Today the usually perspicacious David Ignatius in the Washington Post declares in a column labeled "Don't hand Syria over to Putin," that"simply acceding to Moscow...would be significant mistake." Funny thing is that he follows up this statement with the probably accurate observation that "the Russians can't defeat the Islamic State." But, escalation by Russia to bomb in Syria (as the US has been doing for some time) might "may fuel the Sunni insurgency even more." Maybe, but the more serious problem here is that the US has not "had" Syria ever.
The hard fact is that Russia has "had Syria" for a long time, far more than the US ever has, basically ever since the Ba'ath Party came to power in a military coup more than half a century ago over the immediate successors of the French rule after WW II, although, of course, prior to 1991, it was the Soviet Union that "had" Syria, not Russia. But we know that there has been a lot of continuity in terms of global interests from the old Soviet Union to the modern Russia in many places. The Soviets and then Russians also supported Saddam in Iraq and his branch of the Ba'ath Party, Arab nationalist socialist in its ideological orientation, even as those two branches and the Assads and Saddam became enemies of each other. Indeed, in Putin's speech to the UN General Assembly, he complained about the US overthrow of Saddam noting that what has followed has been chaos, along with the beginning of Daesh/ISIS/ISIL/IS, the collapse of pro-Russian Libyan regime into chaos (with the division into its historically distinct eastern and western parts as I frequently forecast here on Econospeak), and the mess in Yemen.
So, Putin has been very traditional in his approach to many parts of the globe. In this regard, he has focused on military bases, especially naval ones. One can argue that Russia as a major land power should not be so focused on its navy, but this is an old concern, dating at least to Peter the Great three centuries ago when he grabbed the land from Sweden that he build Saint Petersburg on to provide a naval "Window to the West"(with this emphasized by the fact that the radial roads of the city emanate from its Admiralty Building). A little noted aspect of Putin's seizure of Crimea is that its naval base at Sevastopol is located there, and although generally Ukraine had been "reasonable" continuing to allow Russia to hold it and use it, Putin simply got tired of having to worry about unfriendly governments in Kyiv giving him a hard time about it.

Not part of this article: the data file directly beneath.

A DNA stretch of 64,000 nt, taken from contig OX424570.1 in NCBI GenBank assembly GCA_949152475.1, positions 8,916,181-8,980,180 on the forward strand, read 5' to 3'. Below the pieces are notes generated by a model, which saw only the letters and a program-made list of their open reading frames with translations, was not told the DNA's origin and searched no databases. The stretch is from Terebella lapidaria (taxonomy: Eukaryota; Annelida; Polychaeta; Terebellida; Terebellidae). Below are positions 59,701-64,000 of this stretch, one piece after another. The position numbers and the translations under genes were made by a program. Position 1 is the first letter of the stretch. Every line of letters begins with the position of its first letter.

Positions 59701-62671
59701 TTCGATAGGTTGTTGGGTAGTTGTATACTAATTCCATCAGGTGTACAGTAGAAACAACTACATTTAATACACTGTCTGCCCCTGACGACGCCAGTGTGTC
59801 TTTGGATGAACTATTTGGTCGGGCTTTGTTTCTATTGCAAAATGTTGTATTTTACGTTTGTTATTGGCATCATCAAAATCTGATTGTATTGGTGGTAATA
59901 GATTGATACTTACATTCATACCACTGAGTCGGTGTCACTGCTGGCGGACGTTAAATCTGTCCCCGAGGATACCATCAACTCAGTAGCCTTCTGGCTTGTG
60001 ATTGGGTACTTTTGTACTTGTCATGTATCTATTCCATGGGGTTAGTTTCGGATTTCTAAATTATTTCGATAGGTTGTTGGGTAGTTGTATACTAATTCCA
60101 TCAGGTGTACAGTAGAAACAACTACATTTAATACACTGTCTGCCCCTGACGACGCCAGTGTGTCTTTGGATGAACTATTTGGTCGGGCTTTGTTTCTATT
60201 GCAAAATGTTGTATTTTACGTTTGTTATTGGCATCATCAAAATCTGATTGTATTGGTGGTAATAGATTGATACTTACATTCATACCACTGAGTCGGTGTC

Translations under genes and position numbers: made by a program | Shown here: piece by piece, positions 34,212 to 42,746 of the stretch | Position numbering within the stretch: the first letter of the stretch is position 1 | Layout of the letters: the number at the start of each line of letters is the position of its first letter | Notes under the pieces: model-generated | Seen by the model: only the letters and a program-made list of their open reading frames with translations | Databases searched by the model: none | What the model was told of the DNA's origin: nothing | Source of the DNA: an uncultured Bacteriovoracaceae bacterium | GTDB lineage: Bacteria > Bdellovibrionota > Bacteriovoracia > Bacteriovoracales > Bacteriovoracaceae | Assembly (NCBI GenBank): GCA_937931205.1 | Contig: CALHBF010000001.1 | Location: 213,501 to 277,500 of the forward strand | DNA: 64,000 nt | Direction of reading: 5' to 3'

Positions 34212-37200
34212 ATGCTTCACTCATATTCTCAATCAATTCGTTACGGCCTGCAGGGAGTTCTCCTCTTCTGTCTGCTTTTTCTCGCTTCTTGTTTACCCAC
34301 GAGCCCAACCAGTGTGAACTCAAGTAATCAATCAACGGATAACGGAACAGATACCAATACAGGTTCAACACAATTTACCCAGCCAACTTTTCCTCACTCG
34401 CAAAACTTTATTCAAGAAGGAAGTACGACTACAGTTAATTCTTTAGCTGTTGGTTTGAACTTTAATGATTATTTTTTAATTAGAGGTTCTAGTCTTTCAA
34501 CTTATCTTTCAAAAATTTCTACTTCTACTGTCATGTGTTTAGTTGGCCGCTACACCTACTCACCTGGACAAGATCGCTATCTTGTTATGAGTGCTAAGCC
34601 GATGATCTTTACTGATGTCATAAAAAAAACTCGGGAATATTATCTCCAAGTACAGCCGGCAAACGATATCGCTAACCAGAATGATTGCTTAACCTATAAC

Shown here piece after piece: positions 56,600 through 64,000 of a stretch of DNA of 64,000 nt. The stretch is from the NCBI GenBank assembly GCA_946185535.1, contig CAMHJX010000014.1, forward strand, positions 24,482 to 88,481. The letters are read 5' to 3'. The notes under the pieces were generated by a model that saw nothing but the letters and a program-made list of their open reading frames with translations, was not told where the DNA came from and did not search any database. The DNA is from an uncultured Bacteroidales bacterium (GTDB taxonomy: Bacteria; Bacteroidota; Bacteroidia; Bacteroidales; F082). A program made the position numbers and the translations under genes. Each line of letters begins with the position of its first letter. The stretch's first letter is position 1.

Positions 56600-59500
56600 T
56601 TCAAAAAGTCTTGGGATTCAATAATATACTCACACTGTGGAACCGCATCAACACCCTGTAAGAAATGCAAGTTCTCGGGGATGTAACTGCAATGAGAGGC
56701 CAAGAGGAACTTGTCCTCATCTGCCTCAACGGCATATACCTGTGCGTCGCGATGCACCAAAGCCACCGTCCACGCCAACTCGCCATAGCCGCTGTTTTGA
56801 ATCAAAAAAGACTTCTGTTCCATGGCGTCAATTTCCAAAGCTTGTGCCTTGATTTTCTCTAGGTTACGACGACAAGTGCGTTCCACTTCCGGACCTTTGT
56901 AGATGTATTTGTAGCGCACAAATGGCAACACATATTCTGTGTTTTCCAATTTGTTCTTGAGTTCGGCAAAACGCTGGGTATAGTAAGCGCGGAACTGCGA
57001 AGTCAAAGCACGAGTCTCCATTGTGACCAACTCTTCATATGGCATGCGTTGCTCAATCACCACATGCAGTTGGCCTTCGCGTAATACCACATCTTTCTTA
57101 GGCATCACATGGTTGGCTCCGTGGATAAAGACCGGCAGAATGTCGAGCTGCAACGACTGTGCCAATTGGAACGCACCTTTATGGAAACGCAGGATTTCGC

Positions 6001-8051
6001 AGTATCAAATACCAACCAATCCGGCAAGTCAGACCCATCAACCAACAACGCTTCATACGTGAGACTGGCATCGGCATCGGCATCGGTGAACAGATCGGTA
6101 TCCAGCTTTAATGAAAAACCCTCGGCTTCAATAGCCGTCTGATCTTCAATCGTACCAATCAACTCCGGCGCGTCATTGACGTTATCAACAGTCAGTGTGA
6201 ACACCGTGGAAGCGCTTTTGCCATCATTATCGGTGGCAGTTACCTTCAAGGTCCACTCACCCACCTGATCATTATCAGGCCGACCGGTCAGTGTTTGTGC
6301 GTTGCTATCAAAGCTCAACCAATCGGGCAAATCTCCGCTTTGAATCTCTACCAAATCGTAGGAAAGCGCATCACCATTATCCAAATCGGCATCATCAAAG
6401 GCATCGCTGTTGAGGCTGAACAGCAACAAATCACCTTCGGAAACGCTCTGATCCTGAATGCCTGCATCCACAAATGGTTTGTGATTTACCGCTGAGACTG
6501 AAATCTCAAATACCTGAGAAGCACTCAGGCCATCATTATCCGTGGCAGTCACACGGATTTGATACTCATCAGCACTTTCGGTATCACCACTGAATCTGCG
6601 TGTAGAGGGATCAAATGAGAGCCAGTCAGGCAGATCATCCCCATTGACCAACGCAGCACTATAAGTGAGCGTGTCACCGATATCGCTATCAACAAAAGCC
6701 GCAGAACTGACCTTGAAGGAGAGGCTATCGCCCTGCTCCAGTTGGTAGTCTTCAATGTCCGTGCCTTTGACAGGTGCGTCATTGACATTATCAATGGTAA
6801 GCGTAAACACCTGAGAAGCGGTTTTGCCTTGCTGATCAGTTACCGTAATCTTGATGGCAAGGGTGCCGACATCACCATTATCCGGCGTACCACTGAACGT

So, the fact that few note as they bark about this awful cave by Obama is that Russia has its only naval base in the Mediterranean Sea in Syria at Tartus, a base dating well back into the Soviet period. The US has never had a military base in Syria and has pretty much always been opposed to the Assad regime, both the current one and that of his even nastier dad. Putin also seems to be establishing an air base in Latakia in the heart of Assad Alawite territory in the northwest of Syria near the Russian naval base, possibly laying the groundwork for defending its base even if Assad loses power in Damascus to whomever.
Now the big difference between the US and Russia now is indeed over Assad, who has without question been brutal, dropping barrel bombs on civilians and previously using chemical weapons. Of course lots of people are angry with Obama did not bomb Assad for doing the latter after he declared a "red line"on that issue. That in fact he worked with Putin to get Assad to get rid of his chemical weapons (or at least the worst of them) is barely noticed by any of these complainers. So, when Putin argues that Assad is all there is to stand against Daesh, Obama may be taking this seriously in private, if not in public.
So, Obama's critics, including a pack of VSPs, are full of the claim that Obama should have supported earlier and more fully a "moderate" third force. But, he did support these people pretty substantially, and all they have done is lose every battle they have fought and have a bad record of handing over their weapons (given by the US) to either al Qaeda-related al Nusra or to Daesh itself. But VSPs, including Hillary Clinton, say things would have been great if we had done more, but I think Obama's skepticism on this was and has been proven right.
I note one more point. Russia has a more immediate concern about Daesh than does the US. Chechens have joined Daesh, and while I do not approve of how Putin crushed the revolt in Chechnya, it is also true that Chechen Islamists have carried out major terrorist attacks in Russia. Russian citizens are not supporting Russian troops going to Syria, but the hard fact is that Daesh is a more serious immediate threat to Russia on its homeland than it is to the US on its homeland. Given what has happened after the removal of Saddam and Qaddafi in their nations, one can appreciate that Putin has a strong desire to "prop up Assad," and even more given their long presence in Syria with their naval base in Tartus. The general ignoring of this fact by such generally "realist" observers like Ignatius is somewhat disturbing (and, yes, the situation in Syria is plain awful, but anybody putting forth an easy or straightforward "solution" obviously has not figured out just how complicated and messed up the situation there is).